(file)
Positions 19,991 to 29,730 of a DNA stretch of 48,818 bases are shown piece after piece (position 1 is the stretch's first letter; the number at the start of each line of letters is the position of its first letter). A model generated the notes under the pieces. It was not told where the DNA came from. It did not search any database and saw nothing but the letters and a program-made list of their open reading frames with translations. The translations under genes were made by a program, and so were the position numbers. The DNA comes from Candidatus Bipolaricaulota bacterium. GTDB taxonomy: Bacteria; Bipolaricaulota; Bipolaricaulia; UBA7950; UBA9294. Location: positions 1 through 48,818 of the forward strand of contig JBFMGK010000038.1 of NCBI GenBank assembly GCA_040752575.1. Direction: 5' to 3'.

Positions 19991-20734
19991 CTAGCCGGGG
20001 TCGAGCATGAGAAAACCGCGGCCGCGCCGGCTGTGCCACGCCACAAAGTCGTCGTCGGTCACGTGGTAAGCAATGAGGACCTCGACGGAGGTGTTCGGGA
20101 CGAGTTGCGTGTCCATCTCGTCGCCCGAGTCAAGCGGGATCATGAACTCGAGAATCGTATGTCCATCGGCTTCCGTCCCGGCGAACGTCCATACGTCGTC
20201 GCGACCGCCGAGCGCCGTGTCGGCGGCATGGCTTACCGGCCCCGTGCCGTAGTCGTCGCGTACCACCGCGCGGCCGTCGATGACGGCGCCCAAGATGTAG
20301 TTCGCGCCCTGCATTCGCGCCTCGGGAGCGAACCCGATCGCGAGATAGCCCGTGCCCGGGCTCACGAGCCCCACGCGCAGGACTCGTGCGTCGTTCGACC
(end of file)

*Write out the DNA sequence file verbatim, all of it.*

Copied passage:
Positions 19,991 to 29,730 of a DNA stretch of 48,818 bases are shown piece after piece (position 1 is the stretch's first letter; the number at the start of each line of letters is the position of its first letter). A model generated the notes under the pieces. It was not told where the DNA came from. It did not search any database and saw nothing but the letters and a program-made list of their open reading frames with translations. The translations under genes were made by a program, and so were the position numbers. The DNA comes from Candidatus Bipolaricaulota bacterium. GTDB taxonomy: Bacteria; Bipolaricaulota; Bipolaricaulia; UBA7950; UBA9294. Location: positions 1 through 48,818 of the forward strand of contig JBFMGK010000038.1 of NCBI GenBank assembly GCA_040752575.1. Direction: 5' to 3'.

Positions 19991-20734
19991 CTAGCCGGGG
20001 TCGAGCATGAGAAAACCGCGGCCGCGCCGGCTGTGCCACGCCACAAAGTCGTCGTCGGTCACGTGGTAAGCAATGAGGACCTCGACGGAGGTGTTCGGGA
20101 CGAGTTGCGTGTCCATCTCGTCGCCCGAGTCAAGCGGGATCATGAACTCGAGAATCGTATGTCCATCGGCTTCCGTCCCGGCGAACGTCCATACGTCGTC
20201 GCGACCGCCGAGCGCCGTGTCGGCGGCATGGCTTACCGGCCCCGTGCCGTAGTCGTCGCGTACCACCGCGCGGCCGTCGATGACGGCGCCCAAGATGTAG
20301 TTCGCGCCCTGCATTCGCGCCTCGGGAGCGAACCCGATCGCGAGATAGCCCGTGCCCGGGCTCACGAGCCCCACGCGCAGGACTCGTGCGTCGTTCGACC